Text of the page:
Old Posted Nov 28, 2016, 5:47 PM
LouisVanDerWright LouisVanDerWright is offline
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Originally Posted by migueltorres View Post
A friend of mine just found a 1 BR apartment on Edgewater 2 blocks from the lakefront for $800. Not fancy but livable. Deals are still out there if you look for them
I have an entire building that is half outdated 2bd/1ba apartments leased at 475/mo and half updated 2bd/1ba apartments leased at $825/mo two blocks from a Pink Line Station in Little Village. Anyone who tells you there is no affordable housing in Chicago either has no idea what they are talking about or is just lying through their teeth. I am acquiring another six unit on the freaking boulevard that is all leased out at between $450 and $550/unit for 2 and 3 bd apartments. Again in Little Village only a couple of blocks from the train. Of course I'm planning on doubling the rents there and renovating, but even then, $1000 for a newly renovated 2 BD apartment with large bedrooms looking out onto the bolevard? Even your destitute $1000/mo fixed income case can afford that if they find a roommate.

Speaking of roommates, I own a bunch of buildings in Avondale and Logan Square where the tenants are almost exclusively on a fixed income or illegal Polish immigrants and they pay $500 to $700 a month for two bedroom apartments. The living conditions aren't the greatest so I'm going to have to renovate and, oh no!, gentrify the buildings. But at some point someone is going to have to do it or the buildings are going to fall into such a state of disrepair that it won't be healthy or safe to live there. But that's how you get affordable housing, it's a temporary state buildings fall into between the improvements becoming functionally obsolete to the luxury or upper middle class segment and the improvements falling into unsafe or unhealthy disrepair. This is inherently a temporary condition that can only exist for so long. No one is going to renovate a building into a functionally obsolete state, but all buildings eventually mature into that condition and are either renovated or the rents are lowered. There is nothing wrong with that. There is nothing wrong with older apartments that rely on space heaters and still have clawfoot tubs that were built into the wall as if it were a new tub at some point in the 1960's, but eventually those kinds of conditions become untenable and the tenants must move on and the building must be gutted, for everyone's sake.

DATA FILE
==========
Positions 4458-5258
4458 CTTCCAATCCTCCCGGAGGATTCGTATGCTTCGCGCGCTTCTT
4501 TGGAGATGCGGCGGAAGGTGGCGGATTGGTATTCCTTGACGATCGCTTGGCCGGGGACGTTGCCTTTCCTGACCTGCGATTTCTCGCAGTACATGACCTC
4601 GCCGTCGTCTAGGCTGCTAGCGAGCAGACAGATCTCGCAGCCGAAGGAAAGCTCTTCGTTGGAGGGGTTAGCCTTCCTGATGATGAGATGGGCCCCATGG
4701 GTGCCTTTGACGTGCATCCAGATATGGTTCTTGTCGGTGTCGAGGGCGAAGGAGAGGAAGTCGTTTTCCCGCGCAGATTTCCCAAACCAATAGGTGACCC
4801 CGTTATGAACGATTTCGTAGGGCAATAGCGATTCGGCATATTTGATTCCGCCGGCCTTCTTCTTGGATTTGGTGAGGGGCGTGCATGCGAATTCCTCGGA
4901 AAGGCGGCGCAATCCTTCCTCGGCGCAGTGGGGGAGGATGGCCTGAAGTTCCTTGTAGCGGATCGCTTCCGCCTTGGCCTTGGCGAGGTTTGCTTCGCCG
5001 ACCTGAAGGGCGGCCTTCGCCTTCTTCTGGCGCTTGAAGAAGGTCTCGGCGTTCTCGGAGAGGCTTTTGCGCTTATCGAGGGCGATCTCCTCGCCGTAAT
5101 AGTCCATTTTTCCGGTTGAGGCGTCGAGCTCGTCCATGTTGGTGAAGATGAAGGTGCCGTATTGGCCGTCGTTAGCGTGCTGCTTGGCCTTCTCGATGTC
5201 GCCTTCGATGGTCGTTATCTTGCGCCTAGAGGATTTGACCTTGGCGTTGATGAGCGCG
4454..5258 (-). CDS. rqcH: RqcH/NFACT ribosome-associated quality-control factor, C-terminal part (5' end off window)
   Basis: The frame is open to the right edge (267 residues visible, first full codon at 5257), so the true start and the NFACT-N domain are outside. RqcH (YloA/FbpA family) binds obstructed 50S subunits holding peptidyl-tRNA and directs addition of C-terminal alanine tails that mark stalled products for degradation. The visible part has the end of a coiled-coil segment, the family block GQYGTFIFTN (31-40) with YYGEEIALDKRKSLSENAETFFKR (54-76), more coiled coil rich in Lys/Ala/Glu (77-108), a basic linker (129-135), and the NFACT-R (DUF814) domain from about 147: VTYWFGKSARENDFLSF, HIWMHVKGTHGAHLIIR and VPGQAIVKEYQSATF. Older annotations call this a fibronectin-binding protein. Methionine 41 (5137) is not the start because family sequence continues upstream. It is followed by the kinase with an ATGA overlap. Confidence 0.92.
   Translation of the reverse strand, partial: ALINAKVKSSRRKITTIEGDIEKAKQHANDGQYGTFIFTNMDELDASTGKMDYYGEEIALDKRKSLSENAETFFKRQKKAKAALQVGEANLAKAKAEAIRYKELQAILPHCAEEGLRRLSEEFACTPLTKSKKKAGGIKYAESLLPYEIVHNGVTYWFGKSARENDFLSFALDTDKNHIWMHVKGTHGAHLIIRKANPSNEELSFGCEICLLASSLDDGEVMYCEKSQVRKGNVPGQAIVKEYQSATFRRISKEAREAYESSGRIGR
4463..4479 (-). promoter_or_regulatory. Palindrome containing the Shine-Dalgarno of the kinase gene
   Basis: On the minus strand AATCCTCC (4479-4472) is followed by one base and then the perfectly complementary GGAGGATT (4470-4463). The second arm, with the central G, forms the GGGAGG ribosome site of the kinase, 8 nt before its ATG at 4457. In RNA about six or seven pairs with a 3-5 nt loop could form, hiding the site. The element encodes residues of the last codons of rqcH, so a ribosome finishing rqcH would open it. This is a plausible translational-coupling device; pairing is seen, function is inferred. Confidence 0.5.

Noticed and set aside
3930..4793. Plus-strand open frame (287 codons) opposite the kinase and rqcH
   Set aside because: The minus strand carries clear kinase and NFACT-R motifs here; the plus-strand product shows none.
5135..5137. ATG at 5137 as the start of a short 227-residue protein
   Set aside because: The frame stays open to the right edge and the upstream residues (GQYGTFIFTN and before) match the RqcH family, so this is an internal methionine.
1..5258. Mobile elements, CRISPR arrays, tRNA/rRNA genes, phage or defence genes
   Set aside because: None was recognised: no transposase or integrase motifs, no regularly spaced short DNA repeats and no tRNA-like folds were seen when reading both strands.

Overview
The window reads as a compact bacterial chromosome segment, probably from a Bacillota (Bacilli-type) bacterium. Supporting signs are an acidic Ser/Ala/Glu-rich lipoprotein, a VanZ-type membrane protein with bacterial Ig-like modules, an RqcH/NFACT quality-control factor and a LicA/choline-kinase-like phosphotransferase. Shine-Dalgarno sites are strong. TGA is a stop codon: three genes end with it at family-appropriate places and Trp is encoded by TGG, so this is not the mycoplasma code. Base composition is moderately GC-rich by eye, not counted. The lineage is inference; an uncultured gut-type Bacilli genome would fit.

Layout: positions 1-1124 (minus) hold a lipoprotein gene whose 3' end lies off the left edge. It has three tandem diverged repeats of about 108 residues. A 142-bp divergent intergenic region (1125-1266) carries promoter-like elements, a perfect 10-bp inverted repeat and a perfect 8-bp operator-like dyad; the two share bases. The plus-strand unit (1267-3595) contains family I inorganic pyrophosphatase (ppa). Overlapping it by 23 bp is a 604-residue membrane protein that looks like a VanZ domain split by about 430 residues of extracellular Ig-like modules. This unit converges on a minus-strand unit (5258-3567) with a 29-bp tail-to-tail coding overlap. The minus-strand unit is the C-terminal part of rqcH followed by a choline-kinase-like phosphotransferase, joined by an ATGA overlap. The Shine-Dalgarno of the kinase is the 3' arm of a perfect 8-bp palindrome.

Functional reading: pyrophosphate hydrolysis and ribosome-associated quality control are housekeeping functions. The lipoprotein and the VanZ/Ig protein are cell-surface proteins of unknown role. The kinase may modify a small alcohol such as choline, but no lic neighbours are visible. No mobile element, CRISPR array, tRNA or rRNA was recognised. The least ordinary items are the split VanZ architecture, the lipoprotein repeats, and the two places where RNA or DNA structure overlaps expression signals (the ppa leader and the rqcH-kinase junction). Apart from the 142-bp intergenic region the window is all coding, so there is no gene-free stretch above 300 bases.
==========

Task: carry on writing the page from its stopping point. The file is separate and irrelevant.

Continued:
There is plenty of affordable housing in this city, it's just not located next to the latest hip cocktail bar so the hipsters are convinced it doesn't exist. The fact of the matter is that I have a 2 bed 1 bath apartment located at 25th and Western in a building a manage for rent at $800 RIGHT NOW. It's in Good condition too, new laminate floors, newer cabinets and kitchen, decently updated bathroom, forced air heat. Like literally, anyone here who is lamenting the lack of affordable housing, just PM me and I will get you into a decent place within a month or two.